Early in everyone’s bonsai journey they long to have a bonsai with massive amounts of deadwood. Something that inspires the look and feel of being high in the mountains with a ripped and torn look about the tree. Something showing the harshness of nature and the plants determination to persevere.
My inspiration runs deep. I have seen the trees, I know what it is that I want.
On a trip to the mountains cutting firewood in 1986, I came across this huge tree, cedar I think, and decided that the roots of the tree now exposed from falling over would make a perfect base for the Tanuki I wished to make.
What is a tanuki?
From wikipedia; In tanuki bonsai, a living tree is joined to an interesting piece of deadwood to create a composite in the driftwood style. The deadwood usually has the form of a weathered tree trunk, or at least its lower portion. To add living material to the deadwood, a groove or channel is first carved into it. The living tree (usually a young juniper, because of the species’ vigor, flexibility, and ability to endure harsh shaping) is fixed within the channel using non-reactive nails or screws, wire wrappings, or clamps. Over time, the young tree grows into the deadwood channel, which disguises the fact that it is a separate entity. Once firmly in place, the nails, screws, or other affixing devices are removed, and the living tree is cultivated and shaped with typical bonsai techniques.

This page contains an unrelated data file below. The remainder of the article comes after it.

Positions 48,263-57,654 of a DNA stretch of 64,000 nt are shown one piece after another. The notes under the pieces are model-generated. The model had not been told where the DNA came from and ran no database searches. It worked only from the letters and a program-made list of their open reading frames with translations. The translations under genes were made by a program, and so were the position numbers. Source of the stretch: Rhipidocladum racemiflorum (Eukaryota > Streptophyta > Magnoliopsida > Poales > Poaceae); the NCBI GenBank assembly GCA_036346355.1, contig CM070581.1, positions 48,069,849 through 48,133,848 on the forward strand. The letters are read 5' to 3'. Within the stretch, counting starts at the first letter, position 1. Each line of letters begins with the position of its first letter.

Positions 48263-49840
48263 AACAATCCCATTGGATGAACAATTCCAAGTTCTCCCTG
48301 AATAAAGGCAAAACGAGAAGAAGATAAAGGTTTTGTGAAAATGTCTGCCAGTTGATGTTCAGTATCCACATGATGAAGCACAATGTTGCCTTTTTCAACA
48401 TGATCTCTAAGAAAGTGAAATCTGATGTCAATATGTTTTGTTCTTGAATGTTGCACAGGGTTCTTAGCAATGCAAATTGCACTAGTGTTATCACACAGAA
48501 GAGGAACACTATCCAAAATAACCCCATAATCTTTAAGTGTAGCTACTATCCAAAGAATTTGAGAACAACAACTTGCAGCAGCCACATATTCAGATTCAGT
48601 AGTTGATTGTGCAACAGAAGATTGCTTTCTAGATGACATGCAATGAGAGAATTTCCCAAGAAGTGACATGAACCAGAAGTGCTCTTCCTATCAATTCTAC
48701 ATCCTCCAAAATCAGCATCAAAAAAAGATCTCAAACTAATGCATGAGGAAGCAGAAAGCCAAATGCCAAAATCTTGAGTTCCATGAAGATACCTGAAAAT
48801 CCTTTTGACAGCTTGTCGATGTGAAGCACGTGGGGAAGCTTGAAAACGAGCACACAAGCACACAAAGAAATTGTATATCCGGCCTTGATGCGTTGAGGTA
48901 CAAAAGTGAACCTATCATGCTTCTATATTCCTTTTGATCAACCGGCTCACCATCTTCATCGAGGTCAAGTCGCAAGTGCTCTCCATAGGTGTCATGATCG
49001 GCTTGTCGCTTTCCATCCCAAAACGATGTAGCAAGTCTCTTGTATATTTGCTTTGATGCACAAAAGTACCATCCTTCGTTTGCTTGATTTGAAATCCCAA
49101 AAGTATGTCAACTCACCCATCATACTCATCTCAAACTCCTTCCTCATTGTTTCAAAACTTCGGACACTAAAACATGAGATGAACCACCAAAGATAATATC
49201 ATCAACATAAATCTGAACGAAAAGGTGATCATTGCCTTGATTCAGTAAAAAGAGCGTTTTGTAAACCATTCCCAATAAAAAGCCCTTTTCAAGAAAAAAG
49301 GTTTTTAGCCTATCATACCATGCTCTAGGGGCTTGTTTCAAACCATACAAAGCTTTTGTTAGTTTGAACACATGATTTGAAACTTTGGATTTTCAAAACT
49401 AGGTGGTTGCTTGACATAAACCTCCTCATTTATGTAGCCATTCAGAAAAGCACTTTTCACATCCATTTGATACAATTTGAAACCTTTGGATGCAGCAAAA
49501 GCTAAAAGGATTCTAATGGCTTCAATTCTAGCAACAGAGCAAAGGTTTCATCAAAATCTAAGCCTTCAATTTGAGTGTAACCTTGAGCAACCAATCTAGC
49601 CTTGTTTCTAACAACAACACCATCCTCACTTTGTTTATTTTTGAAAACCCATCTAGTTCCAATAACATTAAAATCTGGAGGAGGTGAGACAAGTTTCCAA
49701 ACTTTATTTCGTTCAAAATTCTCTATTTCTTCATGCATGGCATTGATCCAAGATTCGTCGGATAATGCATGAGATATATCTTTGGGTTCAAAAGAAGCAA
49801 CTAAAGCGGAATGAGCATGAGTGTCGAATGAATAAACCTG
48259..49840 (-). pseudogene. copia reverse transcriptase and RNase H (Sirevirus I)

Real driftwood-style bonsai are usually not grown from the common bonsai source materials, but instead are specimens taken from the wild, and are prized but very rare. The tanuki process makes it possible to generate a driftwood-style product from much more common materials. Whether that product can be considered a traditional bonsai is open to question, as implied by the Japanese name for this technique. In Japanese folklore, tanuki (狸?, alternatively タヌキ), the Japanese raccoon dog, are shape-changing tricksters. Tanuki bonsai are sometimes known by the less-demeaning term “Phoenix Grafts” in the West, and many bonsai growers outside Japan consider tanuki an acceptable bonsai technique. But this technique is not currently an accepted part of the Japanese bonsai tradition, and tanuki would not be displayed at a formal Japanese bonsai show.
So, in 1986 with only two years under my belt I put together two tanuki, one with a juniper and one with an elm. What the hell was I thinking? Take special notice of the fact that neither of the trunks were placed into a position that allows them to be hidden. They are just plants growing with two giant stumps of dead tree roots in the same pot. Now this is some damn good artistry if you ask me. Whats really troubling about these two pictures is that I actually wasted the film on them thinking these were going to be something. There were times I would load the 110 Kodak Instamatic with flash cubes take two pictures, and run the film down to be developed with out even taking the other 22 pictures. I just wanted to see them in print! Enjoy…